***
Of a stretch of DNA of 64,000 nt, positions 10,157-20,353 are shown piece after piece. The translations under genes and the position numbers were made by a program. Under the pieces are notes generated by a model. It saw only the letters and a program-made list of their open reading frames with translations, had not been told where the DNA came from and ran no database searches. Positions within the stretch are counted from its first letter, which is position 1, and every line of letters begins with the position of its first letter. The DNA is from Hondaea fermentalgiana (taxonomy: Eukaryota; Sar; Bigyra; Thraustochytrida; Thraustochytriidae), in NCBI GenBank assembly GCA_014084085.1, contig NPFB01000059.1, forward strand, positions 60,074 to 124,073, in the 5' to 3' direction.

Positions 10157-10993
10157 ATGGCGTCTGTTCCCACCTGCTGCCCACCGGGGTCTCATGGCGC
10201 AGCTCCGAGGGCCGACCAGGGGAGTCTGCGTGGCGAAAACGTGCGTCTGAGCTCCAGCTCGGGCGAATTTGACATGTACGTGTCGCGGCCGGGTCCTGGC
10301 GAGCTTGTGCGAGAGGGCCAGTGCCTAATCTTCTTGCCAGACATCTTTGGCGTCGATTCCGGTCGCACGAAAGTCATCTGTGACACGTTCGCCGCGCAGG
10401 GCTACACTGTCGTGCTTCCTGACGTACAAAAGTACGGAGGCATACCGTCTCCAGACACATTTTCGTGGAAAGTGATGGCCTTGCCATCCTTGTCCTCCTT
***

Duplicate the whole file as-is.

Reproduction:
Of a stretch of DNA of 64,000 nt, positions 10,157-20,353 are shown piece after piece. The translations under genes and the position numbers were made by a program. Under the pieces are notes generated by a model. It saw only the letters and a program-made list of their open reading frames with translations, had not been told where the DNA came from and ran no database searches. Positions within the stretch are counted from its first letter, which is position 1, and every line of letters begins with the position of its first letter. The DNA is from Hondaea fermentalgiana (taxonomy: Eukaryota; Sar; Bigyra; Thraustochytrida; Thraustochytriidae), in NCBI GenBank assembly GCA_014084085.1, contig NPFB01000059.1, forward strand, positions 60,074 to 124,073, in the 5' to 3' direction.

Positions 10157-10993
10157 ATGGCGTCTGTTCCCACCTGCTGCCCACCGGGGTCTCATGGCGC
10201 AGCTCCGAGGGCCGACCAGGGGAGTCTGCGTGGCGAAAACGTGCGTCTGAGCTCCAGCTCGGGCGAATTTGACATGTACGTGTCGCGGCCGGGTCCTGGC
10301 GAGCTTGTGCGAGAGGGCCAGTGCCTAATCTTCTTGCCAGACATCTTTGGCGTCGATTCCGGTCGCACGAAAGTCATCTGTGACACGTTCGCCGCGCAGG
10401 GCTACACTGTCGTGCTTCCTGACGTACAAAAGTACGGAGGCATACCGTCTCCAGACACATTTTCGTGGAAAGTGATGGCCTTGCCATCCTTGTCCTCCTT